Stay Up On Injuries and Depth Charts

First-time fantasy players will quickly learn that having more information than your opponent is the key to winning any league. And while there’s a number of excellent sites that provide in-depth stats and analysis, the only real way to fully maximize your roster is to stay abreast of the movement of each NFL team’s depth chart and the health of players.

Try using “The Huddle,” a USA Today-powered tool that updates each team’s depth chart. For those who don’t know, a depth chart lists players at each position and deigns who will fill in if someone gets hurt or is performing poorly. For example, if Atlanta quarterback Matt Ryan is injured, the Falcons depth chart shows T.J. Yates as the player likely to fill in for him.

Set Reminders For Waivers and Your Lineup

Fully understanding the depth chart and keeping up with player news is only half the battle for fantasy players. While it might sound surprising, many forget to set their lineups each week and leave lots of points on the table in the process. That’s why it’s important to set up reminders on your phone, computer, your email, or whatever device offers the best chance of seeing the reminder.

The waiver wire is a whole other matter. Most leagues will allow owners to pick up new players starting the Tuesday or Wednesday of each week. Waivers are only for players who currently aren't on any other team's roster, and thus are available to pick up. Typically a league follows a waiver order that changes after a move is made. So if you are first in the waiver order and you get the player you want, you won't be able to make another pickup until every other owner's claim has been processed. For example, if every owner tries to claim Arizona Cardinals running back Chris Johnson, and you are first in the order, you would get Johnson. But your next waiver claim for say New York Giants receiver Rueben Randle will only go through if no other owner in the waiver order placed a claim for him. FantasyBowl.com breaks down the waiver system a little further as well.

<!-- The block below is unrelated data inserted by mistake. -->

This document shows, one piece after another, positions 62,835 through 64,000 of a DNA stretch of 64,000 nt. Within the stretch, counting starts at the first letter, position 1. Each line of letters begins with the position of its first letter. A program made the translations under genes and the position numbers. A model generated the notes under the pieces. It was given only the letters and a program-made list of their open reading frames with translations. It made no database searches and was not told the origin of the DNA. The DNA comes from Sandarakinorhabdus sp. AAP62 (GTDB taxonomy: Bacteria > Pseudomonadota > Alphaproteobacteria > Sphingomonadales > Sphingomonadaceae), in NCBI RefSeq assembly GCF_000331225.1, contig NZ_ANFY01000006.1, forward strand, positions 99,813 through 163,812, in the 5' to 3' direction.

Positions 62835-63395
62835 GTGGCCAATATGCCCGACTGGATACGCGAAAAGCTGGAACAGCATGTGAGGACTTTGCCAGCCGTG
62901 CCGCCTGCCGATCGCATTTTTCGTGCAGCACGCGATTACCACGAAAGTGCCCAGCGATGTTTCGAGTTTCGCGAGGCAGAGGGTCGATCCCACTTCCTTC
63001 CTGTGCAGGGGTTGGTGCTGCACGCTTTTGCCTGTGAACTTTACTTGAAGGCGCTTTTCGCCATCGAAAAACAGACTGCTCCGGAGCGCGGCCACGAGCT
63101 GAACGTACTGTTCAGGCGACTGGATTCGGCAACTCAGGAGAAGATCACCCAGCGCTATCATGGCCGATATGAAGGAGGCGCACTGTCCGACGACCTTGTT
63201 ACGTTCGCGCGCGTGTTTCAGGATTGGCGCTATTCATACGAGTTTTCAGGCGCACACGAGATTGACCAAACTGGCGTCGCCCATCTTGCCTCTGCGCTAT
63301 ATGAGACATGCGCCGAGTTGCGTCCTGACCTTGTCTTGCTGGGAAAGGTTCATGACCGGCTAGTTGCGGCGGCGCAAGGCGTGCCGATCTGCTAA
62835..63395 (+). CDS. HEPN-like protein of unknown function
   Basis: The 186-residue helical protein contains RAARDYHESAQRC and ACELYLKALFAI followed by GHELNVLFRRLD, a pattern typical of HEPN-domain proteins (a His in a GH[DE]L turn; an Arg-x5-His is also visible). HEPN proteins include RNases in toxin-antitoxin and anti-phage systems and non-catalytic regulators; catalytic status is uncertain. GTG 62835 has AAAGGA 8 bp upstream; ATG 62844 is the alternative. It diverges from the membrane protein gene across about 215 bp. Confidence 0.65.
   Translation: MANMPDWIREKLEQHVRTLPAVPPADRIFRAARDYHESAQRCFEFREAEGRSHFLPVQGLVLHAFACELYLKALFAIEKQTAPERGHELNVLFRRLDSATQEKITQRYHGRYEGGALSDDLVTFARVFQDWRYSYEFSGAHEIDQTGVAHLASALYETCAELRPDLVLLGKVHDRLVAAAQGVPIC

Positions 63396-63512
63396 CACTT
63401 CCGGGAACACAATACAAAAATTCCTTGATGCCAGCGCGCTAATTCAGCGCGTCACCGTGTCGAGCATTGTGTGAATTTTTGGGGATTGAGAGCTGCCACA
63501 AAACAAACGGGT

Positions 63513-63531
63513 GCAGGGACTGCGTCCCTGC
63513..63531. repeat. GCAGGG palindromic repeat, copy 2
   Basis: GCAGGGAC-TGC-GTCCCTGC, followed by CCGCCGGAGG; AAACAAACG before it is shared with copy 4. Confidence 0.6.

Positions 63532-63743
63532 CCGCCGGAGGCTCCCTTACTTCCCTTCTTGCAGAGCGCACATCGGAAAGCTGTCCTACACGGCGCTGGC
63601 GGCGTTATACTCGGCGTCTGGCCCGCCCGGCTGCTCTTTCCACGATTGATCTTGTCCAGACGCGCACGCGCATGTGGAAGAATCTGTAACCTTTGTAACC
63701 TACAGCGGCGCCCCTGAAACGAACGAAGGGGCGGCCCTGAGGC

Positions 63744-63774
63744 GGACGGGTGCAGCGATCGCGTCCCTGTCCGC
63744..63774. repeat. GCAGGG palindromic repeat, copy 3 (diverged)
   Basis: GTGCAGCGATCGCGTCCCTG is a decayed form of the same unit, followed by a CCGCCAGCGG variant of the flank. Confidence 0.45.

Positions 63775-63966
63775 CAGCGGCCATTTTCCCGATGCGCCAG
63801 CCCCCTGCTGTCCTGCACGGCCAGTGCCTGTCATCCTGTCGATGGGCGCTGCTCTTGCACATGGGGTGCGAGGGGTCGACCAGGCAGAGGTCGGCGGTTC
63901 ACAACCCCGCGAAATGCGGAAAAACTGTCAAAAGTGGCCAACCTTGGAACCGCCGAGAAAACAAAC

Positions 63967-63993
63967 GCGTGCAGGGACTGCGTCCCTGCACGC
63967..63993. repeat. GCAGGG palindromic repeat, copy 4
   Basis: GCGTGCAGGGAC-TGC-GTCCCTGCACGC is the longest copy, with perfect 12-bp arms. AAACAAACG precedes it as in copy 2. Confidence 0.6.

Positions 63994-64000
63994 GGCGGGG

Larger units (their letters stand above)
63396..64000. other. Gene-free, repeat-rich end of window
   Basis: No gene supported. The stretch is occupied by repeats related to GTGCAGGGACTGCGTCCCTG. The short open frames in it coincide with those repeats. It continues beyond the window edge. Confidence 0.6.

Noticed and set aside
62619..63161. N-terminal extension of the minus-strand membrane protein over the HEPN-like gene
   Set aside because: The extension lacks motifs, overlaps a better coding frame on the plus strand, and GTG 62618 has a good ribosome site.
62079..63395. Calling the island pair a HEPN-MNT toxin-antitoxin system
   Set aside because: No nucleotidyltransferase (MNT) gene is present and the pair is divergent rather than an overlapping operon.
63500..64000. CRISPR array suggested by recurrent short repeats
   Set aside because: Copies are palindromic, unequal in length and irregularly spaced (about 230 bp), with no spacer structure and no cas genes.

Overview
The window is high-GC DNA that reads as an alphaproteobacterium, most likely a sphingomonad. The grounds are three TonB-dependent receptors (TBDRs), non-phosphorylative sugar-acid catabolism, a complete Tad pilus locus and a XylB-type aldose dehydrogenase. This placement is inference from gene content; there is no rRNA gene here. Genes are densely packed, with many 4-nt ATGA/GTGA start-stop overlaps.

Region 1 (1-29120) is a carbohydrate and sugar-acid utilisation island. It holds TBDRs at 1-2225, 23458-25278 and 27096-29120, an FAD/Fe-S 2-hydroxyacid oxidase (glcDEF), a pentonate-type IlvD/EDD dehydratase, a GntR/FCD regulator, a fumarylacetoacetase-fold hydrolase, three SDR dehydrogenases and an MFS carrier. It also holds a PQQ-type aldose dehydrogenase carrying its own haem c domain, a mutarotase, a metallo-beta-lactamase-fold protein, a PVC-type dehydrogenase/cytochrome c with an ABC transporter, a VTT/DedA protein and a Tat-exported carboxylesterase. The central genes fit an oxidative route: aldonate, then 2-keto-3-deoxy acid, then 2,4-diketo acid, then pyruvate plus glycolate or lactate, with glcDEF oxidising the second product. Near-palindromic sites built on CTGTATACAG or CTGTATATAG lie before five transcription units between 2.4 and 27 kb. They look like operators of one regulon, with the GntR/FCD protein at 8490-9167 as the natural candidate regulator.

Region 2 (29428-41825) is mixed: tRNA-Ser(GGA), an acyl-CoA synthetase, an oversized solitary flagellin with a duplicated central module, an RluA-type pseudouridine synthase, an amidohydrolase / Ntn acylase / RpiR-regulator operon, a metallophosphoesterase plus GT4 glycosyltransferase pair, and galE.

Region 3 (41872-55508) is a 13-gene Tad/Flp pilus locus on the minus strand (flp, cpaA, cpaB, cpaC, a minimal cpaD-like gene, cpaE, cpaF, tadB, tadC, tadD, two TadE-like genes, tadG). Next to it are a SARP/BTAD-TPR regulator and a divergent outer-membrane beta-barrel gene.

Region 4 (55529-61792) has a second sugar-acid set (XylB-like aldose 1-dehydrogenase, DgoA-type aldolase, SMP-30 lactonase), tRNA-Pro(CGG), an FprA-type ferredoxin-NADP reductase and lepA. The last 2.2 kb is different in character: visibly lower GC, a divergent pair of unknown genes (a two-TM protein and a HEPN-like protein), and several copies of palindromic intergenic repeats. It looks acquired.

But you also have to remember to put your claims in every week if you need a new player. One of the simplest ways to remember is setting up email alerts through your host site, be it Yahoo, ESPN, Fox Sports, or any other major site.

Your Gut Is Dumb

Too often fantasy players will say: “I know in my gut this guy’s the right pick, even if he’s ranked No. 103,” or “My gut tells me I gotta take this guy No. 1 overall,” and so on. The fact is your gut is clueless about fantasy football or any other sport. A quality pick is made by doing simple research.

Owners should glean through the rankings from the top fantasy sites, but also study up on how players have performed during training camps and the preseason, especially impactful rookies who played a huge role in leagues last season and should do so again this year.

Another way to go is the raw data rankings data compiled by a former New York Times data scientist and his tier system.